Politics, Science/Environment

Is the government burning up its electoral credit?

PM can’t find the fitting gesture or demonstrate our solidarity with bushfire victims.

By Jack Waterford

Some of the legion of Scott Morrison haters have given their prime minister a new nickname this week: “Scotty from marketing.” It contains the image of an insubstantial person interested primarily in public relations fluff, rather than in actually doing anything.

A woman angrily confronts Australian Prime Minister Scott Morrison in the township of Cobargo. Picture: Nine News

Perhaps it is unfair, and, in any event, it comes from a section of the population – biased towards living inside the so-called “Canberra bubble” who have always despised and underestimated Morrison – frequently to their cost. Yet the gibe has seemed particularly appropriate to the past few weeks in which the prime minister has seemed in a bubble of his own, completely disconnected from reality, but also from the mood, the apprehension and the fear that the bushfires and the evacuations have caused.

He has responded to natural emotion with words appealing to the head rather than the heart, but not from the logic of evidence but the moral self-certainty of ideology and, perhaps, religion. He has just not seemed to connect with a discernible change of public mood, not least among those for whom he claims to govern.  People not only terrified by the rush of events, but also about what these portend for the further climate change in the years ahead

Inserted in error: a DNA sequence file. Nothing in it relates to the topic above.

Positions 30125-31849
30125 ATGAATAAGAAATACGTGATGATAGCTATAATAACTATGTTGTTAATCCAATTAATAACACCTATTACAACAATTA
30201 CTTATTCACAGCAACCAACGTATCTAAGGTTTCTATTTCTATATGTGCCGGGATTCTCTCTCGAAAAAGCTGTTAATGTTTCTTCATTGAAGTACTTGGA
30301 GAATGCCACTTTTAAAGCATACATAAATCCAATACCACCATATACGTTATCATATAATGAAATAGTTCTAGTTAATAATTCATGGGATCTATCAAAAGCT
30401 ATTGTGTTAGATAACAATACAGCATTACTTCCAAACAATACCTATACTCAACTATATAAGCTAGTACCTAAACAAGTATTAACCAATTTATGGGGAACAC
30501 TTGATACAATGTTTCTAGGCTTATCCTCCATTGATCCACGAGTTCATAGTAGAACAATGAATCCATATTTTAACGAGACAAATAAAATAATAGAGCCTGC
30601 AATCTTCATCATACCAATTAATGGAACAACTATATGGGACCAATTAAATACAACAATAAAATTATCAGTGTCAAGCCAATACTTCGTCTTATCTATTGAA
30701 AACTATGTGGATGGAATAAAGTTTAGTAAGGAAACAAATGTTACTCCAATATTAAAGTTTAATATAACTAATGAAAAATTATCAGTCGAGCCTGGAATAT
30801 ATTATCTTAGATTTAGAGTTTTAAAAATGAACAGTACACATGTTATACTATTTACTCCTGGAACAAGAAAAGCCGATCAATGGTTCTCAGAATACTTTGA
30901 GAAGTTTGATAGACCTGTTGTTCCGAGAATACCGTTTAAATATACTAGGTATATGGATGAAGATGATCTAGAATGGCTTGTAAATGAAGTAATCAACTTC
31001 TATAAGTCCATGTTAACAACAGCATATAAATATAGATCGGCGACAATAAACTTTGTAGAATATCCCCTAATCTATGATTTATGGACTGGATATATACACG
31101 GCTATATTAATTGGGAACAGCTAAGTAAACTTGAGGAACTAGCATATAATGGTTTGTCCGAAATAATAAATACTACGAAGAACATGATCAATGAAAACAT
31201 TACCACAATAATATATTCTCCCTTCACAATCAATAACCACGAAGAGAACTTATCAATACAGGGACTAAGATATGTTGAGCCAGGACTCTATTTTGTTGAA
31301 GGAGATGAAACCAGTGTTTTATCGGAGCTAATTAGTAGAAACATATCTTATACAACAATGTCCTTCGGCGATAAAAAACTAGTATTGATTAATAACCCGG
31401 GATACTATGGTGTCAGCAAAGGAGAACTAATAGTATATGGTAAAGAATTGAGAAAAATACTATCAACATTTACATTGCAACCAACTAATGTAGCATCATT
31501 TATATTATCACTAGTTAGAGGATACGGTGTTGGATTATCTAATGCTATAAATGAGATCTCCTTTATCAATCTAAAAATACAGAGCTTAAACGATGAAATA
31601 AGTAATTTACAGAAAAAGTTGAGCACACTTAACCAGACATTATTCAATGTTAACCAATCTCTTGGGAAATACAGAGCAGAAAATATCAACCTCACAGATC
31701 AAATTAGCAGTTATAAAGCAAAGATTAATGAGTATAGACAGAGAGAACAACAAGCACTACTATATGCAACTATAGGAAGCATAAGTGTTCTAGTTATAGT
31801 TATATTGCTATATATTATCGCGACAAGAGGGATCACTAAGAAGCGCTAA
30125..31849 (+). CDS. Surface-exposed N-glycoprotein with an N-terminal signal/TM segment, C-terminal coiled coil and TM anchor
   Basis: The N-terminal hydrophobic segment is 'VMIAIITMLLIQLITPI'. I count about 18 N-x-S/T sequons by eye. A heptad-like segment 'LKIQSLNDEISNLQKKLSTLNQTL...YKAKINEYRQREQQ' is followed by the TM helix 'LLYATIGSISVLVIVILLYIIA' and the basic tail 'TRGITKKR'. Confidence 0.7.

He has seemed constrained, manifesting that mean-minded straitening spirit that has defined his government rather than sunny optimism or a calm determination to make Australia better. With a sudden tin ear for feelings among the public, and inability to find natural and human words of fellow feeling, and an embarrassing use of expressions, such as it being “tremendous” to be at a funeral. With a seeming incapacity to seize the political and economic opportunities now open to him, he has seemed closed when he should have seemed open; his body language has seemed awkward and defensive rather than warm, expansive and properly empathetic.

He has seemed to have an especially cack hand in searching for positives. He’s become a master of the  “but” that perpetuates the meanness and refuses to give ground, least of all to any criticism of him personally. He resists any lifting of the national mood at a time of genuine public apprehension, spreading well beyond the actual victims of the fires to those who are transfixed by events and constantly reminded of them by the gloom, the dust, the smoke, the smell and the atmosphere.

While hundreds of Australians were losing their houses in extraordinary fires, being rendered homeless and without immediate resources, he was reminding them that they lived in a lucky country. Those hundreds of Australians had thousands of relatives worried about whether and when the fires would come to them, even inside big cities.

As weary firefighters, men and women, mostly volunteers worked some of their longest and most desperate days, he was hosting backyard cricket at Kirribilli House and enjoying his balcony seat  – care of the taxpayer – at a New Years fireworks which, whatever the calm logic of the Sydney Lord Mayor, seemed particularly inappropriate for the moment.

And even more so for a prime ministerial photo-op, whether with children or professional sportsmen.  The world, like much of middle Australia was marvelling at the disconnect between the lie that Australia is fighting  above its weight in combatting climate change just while millions of Australians could be seen to be choking in the reduced visibility of smoke, heat, winds and dust, and the sense and smell that flames might be just over the much-reduced horizon.